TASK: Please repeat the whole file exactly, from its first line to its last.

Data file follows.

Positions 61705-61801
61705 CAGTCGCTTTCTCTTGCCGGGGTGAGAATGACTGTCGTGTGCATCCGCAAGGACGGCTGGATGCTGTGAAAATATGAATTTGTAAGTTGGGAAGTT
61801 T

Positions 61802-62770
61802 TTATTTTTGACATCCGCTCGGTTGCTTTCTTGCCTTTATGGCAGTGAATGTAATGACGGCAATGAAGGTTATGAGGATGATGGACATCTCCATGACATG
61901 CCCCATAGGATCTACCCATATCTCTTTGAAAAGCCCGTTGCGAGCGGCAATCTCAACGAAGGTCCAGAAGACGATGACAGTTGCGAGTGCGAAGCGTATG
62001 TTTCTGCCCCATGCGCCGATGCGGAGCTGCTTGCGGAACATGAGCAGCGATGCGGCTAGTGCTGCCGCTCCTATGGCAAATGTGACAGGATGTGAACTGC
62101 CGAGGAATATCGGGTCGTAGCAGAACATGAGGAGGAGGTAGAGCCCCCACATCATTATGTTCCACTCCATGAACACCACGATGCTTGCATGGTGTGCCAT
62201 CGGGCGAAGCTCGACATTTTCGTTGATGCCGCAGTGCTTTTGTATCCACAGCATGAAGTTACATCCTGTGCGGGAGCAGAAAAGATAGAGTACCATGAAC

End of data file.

Positions 61705-61801
61705 CAGTCGCTTTCTCTTGCCGGGGTGAGAATGACTGTCGTGTGCATCCGCAAGGACGGCTGGATGCTGTGAAAATATGAATTTGTAAGTTGGGAAGTT
61801 T

Positions 61802-62770
61802 TTATTTTTGACATCCGCTCGGTTGCTTTCTTGCCTTTATGGCAGTGAATGTAATGACGGCAATGAAGGTTATGAGGATGATGGACATCTCCATGACATG
61901 CCCCATAGGATCTACCCATATCTCTTTGAAAAGCCCGTTGCGAGCGGCAATCTCAACGAAGGTCCAGAAGACGATGACAGTTGCGAGTGCGAAGCGTATG
62001 TTTCTGCCCCATGCGCCGATGCGGAGCTGCTTGCGGAACATGAGCAGCGATGCGGCTAGTGCTGCCGCTCCTATGGCAAATGTGACAGGATGTGAACTGC
62101 CGAGGAATATCGGGTCGTAGCAGAACATGAGGAGGAGGTAGAGCCCCCACATCATTATGTTCCACTCCATGAACACCACGATGCTTGCATGGTGTGCCAT
62201 CGGGCGAAGCTCGACATTTTCGTTGATGCCGCAGTGCTTTTGTATCCACAGCATGAAGTTACATCCTGTGCGGGAGCAGAAAAGATAGAGTACCATGAAC